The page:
Ranch Women Survive in Difficult Circumstances

Submitted by Anonymous (not verified) on Mon, 09/19/2022 - 08:23

The Brown girls, Jennie, Mary and Emogene, were born in Oregon in the 1860s.  They grew up shifting summer and winter between the family’s two properties, spending winters on a gold claim on Sterling Creek out of Jacksonville, and summers on a large cattle ranch east of Eagle Point.
Each of the girls married a local rancher and remained neighbors as adults.
Jennie had seven children, and kept house for her husband and ranch hands, carded and spun wool, kept a garden, fed orphaned livestock, educated her children, and did other things in-between.  By 1910 Mary and Emogene were widows with young children. They had the same responsibilities as their sister besides managing their ranches.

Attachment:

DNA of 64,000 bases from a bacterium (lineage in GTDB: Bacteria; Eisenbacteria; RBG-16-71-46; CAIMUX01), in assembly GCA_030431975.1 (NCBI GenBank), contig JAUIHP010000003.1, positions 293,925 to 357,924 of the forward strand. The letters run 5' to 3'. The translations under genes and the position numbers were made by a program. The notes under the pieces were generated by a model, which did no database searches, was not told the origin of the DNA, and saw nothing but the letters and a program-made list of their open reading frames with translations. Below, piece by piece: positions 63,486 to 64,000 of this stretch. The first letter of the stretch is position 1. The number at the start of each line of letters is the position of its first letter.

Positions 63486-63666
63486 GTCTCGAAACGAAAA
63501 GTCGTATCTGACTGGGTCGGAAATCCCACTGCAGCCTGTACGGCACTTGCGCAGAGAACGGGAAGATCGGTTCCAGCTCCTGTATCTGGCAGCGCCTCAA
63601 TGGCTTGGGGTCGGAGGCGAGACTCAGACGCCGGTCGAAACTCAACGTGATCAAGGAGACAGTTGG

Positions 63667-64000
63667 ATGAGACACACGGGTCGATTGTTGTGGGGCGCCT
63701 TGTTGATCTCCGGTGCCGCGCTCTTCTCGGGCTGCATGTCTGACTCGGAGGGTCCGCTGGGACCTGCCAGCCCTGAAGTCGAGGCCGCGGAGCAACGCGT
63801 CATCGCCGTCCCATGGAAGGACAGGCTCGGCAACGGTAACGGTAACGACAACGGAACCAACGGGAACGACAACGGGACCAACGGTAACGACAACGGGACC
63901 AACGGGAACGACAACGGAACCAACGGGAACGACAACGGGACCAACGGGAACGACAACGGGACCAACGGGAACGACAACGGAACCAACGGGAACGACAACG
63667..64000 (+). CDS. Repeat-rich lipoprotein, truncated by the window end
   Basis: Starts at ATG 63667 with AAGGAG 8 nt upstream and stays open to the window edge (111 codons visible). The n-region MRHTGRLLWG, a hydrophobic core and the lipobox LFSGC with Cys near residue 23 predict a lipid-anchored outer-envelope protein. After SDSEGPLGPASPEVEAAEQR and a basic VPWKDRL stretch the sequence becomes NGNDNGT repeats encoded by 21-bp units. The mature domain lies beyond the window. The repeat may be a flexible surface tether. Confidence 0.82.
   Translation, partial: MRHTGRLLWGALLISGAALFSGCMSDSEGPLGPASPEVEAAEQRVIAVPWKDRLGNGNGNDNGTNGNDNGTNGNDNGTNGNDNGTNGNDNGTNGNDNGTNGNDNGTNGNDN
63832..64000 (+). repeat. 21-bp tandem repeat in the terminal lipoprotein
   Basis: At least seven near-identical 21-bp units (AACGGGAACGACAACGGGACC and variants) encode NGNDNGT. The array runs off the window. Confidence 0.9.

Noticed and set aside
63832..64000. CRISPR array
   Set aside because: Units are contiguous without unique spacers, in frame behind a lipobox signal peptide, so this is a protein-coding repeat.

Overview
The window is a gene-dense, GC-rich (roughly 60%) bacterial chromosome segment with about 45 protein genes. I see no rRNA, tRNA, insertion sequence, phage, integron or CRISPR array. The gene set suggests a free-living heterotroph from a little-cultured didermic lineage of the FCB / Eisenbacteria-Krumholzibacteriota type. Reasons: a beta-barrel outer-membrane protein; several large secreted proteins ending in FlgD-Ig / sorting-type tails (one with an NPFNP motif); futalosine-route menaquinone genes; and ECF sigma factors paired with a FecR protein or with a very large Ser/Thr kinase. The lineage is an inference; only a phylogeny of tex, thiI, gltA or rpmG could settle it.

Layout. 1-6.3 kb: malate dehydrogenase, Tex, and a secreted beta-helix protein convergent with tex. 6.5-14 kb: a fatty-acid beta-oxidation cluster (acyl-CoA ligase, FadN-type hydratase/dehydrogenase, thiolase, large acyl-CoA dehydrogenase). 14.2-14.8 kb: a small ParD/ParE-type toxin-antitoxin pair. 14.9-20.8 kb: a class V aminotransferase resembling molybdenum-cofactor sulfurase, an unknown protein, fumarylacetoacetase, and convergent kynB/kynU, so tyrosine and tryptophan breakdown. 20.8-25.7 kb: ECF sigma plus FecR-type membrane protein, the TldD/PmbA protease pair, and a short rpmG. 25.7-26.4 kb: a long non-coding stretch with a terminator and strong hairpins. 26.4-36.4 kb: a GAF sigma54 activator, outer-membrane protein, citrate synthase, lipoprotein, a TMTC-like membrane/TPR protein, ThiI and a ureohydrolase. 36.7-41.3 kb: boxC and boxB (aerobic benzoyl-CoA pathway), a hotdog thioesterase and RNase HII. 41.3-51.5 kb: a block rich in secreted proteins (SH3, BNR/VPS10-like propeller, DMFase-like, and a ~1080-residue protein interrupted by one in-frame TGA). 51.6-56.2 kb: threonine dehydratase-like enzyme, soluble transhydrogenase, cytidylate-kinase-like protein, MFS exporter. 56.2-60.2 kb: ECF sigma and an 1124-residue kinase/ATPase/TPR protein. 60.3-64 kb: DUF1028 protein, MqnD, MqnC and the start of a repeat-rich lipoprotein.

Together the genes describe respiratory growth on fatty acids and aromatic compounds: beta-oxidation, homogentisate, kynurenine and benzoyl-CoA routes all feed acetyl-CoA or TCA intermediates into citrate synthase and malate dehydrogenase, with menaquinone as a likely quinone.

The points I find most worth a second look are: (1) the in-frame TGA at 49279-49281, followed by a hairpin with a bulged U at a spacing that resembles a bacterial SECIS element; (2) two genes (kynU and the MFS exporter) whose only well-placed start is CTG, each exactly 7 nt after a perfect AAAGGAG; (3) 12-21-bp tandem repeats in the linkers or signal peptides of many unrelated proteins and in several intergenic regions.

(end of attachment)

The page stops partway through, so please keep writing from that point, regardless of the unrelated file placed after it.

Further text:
Emogene and her three boys developed a purebred Hereford cattle herd.  This required careful record keeping.  Money was always tight.  Unlike her father, Emogene didn’t have access to a jar of gold dust from his mine when expenses came up.
What all the Brown women had was determination, nearby family support, and a culture where neighbors looked after one another. They succeeded in difficult circumstances.
Source: Edwards, Patsy C. Heritage Ranch Family--2017: The Charley Brothers; Floyd, Claus and Leland Charley. The Jackson County Stockmen's Association & The Jackson County Cattlewomen, 1917,pp. 9-11 and 18-20.

Alice Mullaly